ILO-X

The privately backed ILO-X telescope, roughly the size of a shoebox, is expected to start lunar operations in 2015.

ARKYD Infographic

Planetary Resources explains the Arkyd 100 telescope.

Spaceselfies

Planetary Resources' rendering of a $25 "spaceselfie."

Arkyd 100

Artist's rendering of the Akryd 100 telescope in space.

Space Selfies: How To Get Your Mugshot Taken In Orbit Above Earth For $25

Two new privately funded space telescopes will let schools and universities perform space imaging on the cheap. Self-portraits in outer space (yes, they exist) are just the beginning of the new space telescope race.

Both Planetary Resources and the International Lunar Observatory Association (ILOA) are launching two new, privately owned space telescopes. ILOA's moon-based telescope and Planetary Resources' orbital telescope are backed by private investment and crowdfunding--and will let schools and universities use their facilities on a per-fee basis. Planetary Resources will even let backers take selfies in space.

Planetary Resources: #spaceselfies

This afternoon, Planetary Resources--an asteroid-mining venture backed by James Cameron, Eric Schmidt, and Larry Page among others, announced at a Seattle press conference that they are raising $1 million to build their small Arkyd 100 space telescope via Kickstarter. While the stated goal of the Arkyd space telescope project is to scout and survey asteroids to mine, the Kickstarter plan reveals Planetary Resources' primary short-term goal: The consumer commodification of space. At the press conference, Planetary Resources CEO Peter Diamandis revealed a Kickstarter incentive structure that effectively turns outer space into a consumer revenue generator.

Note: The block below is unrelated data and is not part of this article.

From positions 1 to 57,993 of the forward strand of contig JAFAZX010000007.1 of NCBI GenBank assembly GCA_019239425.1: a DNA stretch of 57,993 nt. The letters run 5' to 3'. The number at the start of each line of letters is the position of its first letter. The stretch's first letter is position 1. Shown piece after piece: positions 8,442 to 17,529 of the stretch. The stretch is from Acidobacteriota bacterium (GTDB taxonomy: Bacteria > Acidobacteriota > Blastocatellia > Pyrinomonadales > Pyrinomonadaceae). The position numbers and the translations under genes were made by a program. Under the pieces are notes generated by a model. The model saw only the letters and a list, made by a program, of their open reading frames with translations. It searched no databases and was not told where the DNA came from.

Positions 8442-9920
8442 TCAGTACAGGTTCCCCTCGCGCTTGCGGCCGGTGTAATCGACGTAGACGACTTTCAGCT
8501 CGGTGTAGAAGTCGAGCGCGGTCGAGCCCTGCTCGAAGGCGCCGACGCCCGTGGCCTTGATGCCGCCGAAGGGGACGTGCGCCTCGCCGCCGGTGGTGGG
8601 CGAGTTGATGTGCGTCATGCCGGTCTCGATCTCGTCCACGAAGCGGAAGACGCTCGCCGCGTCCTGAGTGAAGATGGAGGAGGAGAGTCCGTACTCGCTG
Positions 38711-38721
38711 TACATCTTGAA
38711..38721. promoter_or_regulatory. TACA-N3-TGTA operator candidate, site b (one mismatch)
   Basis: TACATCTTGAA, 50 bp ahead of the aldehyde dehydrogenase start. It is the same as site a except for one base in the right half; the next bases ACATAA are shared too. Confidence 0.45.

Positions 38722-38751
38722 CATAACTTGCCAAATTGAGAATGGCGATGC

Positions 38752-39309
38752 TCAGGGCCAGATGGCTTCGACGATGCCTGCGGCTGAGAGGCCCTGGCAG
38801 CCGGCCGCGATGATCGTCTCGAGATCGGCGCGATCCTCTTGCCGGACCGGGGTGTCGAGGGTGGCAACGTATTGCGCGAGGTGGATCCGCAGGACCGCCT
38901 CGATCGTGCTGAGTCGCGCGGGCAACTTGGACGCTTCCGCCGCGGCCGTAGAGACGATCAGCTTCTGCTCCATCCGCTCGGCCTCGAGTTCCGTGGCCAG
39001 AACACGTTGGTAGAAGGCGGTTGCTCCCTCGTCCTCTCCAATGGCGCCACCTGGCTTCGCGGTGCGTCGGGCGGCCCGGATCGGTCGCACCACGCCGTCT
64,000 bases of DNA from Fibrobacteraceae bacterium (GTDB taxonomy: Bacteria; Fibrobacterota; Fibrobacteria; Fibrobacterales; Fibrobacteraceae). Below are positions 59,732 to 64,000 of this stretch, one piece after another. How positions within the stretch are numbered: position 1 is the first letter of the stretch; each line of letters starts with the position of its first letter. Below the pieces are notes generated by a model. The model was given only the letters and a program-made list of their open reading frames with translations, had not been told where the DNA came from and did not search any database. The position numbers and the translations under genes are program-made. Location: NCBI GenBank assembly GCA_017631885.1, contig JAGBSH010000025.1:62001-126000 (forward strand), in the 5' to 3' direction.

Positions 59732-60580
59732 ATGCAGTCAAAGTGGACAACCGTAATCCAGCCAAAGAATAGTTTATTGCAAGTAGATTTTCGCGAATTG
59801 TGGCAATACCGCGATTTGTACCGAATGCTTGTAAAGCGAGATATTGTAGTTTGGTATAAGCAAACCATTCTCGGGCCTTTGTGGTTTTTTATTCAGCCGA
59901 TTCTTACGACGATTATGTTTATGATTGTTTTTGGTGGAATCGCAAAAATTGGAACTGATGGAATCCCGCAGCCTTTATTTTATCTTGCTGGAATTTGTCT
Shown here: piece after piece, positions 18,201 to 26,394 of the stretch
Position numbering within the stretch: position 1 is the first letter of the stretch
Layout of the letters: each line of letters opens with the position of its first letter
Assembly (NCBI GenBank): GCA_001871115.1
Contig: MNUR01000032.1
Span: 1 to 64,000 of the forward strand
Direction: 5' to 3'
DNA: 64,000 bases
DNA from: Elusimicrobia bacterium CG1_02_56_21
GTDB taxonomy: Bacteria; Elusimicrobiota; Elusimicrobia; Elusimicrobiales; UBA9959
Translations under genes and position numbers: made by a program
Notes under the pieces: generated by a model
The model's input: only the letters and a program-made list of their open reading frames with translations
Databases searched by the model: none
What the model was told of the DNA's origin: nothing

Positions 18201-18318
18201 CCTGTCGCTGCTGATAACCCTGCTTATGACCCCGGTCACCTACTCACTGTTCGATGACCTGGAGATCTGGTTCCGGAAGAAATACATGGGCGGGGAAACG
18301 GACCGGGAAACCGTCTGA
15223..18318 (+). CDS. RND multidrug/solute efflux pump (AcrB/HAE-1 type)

The primary product on sale is what Planetary Resources calls the “#spaceselfie.” For $25, customers can upload a picture of themselves (or another image of their choice) to display on the Arkyd, take a photo of it with the Earth in the background, and have a high-resolution image from the telescope sent back to the user. As shown in the slideshow image above, the “spaceselfie” is also designed for sharing and gifting. $100 donations earn five minutes of observation time on Arkyd's main optic, and further donations gain additional observation time. In an interview, Diamandis said the space photograph idea was the result of a collaboration between his engineering team and Washington's Museum of Flight; both wanted to come up with a unique way to build on existing public fascination with space travel.

Donors who back the Arkyd at higher levels receive access to the telescope's optic system for scientific experiments and observations. Large-scale donations from schools, universities, research institutions, and others gain access to bulk packages of observation time on Arkyd--along with the chance to screen a video in space, “spaceselfie” style.